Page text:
How to overcome pride when learning a new culture?

Jesus! Love him, read His Word and strive to be more like Him every day. If you read about Jesus’s ministry it will astound you how disrespectful and just flat out rude people could be. He is God after all but He gave and gave and then gave some more. He loved and was ever so patient with his often dumb followers. My goal is to be like that. Stay close to Him, learn more about Him, talk to Him and ask for His help because we all struggle with pride.

How do you help your family transition into a new culture?

I’m not sure I am the best person to speak on this since I only have small children, but I personally believe that your attitude counts for so much in this area. If mom and dad are negative so are Chloe and Allie. I have literally pretended to like something and be happy and then turn around and in the privacy of my room scream into a pillow or vent to David about how stupid it is to have to wait at three different windows at the pharmacy just to get some pills. My girls love it here, by the way, and love the people too and I am not saying that I am so wonderful but I think a lot of it has to do with how much David and I love it here.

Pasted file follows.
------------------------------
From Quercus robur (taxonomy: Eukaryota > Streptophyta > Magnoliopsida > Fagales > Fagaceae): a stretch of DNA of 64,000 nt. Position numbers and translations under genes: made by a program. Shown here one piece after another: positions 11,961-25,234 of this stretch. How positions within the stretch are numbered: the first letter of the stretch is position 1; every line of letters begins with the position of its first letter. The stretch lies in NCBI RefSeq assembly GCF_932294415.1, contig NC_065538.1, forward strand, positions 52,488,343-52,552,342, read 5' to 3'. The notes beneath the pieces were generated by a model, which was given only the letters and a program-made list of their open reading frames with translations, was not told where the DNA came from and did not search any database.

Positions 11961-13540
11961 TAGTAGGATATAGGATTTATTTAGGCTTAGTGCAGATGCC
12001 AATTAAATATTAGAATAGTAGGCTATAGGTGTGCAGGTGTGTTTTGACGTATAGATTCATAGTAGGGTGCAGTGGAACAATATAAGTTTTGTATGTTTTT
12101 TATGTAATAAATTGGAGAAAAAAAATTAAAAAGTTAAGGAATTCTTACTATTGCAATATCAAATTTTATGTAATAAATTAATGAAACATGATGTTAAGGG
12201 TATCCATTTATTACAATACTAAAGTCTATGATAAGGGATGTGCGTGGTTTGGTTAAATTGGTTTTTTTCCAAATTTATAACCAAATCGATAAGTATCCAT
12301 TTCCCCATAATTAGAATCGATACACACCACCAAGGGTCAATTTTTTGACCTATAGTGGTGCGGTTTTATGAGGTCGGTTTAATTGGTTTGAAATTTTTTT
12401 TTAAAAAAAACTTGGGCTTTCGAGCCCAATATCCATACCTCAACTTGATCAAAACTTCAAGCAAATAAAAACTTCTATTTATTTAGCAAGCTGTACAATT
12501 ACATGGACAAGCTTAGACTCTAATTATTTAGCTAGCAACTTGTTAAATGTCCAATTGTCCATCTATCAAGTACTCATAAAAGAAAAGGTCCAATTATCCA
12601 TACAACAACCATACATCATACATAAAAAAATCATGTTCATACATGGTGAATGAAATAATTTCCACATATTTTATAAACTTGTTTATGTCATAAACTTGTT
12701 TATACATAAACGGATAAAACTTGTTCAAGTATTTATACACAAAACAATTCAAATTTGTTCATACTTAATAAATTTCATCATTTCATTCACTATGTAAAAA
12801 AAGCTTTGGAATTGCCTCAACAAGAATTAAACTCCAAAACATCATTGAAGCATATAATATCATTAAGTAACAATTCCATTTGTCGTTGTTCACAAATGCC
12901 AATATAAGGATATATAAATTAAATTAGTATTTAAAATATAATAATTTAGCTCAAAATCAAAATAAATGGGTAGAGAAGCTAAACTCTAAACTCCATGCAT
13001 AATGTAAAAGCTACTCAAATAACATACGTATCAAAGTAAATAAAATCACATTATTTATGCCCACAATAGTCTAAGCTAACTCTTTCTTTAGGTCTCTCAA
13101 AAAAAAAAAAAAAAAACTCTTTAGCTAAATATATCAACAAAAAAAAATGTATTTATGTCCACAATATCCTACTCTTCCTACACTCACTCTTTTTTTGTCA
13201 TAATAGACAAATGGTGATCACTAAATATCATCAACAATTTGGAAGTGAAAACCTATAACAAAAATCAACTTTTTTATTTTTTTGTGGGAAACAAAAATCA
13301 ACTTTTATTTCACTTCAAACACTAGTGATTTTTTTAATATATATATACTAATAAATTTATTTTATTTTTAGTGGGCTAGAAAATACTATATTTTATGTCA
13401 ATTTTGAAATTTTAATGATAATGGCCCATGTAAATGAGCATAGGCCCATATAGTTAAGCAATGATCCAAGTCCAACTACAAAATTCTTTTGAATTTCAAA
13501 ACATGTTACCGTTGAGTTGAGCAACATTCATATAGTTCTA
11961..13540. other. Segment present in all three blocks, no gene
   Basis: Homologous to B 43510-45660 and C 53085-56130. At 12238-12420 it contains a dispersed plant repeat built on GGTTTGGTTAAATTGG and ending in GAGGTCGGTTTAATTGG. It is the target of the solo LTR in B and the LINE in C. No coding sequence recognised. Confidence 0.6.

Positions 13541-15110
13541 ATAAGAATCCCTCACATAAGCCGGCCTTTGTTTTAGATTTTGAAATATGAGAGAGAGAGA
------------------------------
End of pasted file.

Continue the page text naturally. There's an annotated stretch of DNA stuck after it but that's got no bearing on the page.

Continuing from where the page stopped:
How do you pick which aspects of your home culture to keep and which ones you will change in the new culture?

In my house, it is like a tiny America. We speak English, eat American food often, we are loud, we watch American movies, and take long hot showers. When we have Peruvians in our home (which is very often) we tend to tone things down a bit and consider our friends. Same goes for when we are in public. Different families do different things but the fact is, we love Peru but we are still American. Peruvians don’t seem to mind this either. They don’t necessarily expect us to be just like them but I think there is a balance. We don’t obligate our guests to abide by our American house rules, instead we want them to be comfortable but what we do in private (when no one is around) would be more like a normal American family.